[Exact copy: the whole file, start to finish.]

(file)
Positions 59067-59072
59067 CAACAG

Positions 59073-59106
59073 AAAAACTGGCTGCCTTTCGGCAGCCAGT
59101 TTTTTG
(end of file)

Positions 59067-59072
59067 CAACAG

Positions 59073-59106
59073 AAAAACTGGCTGCCTTTCGGCAGCCAGT
59101 TTTTTG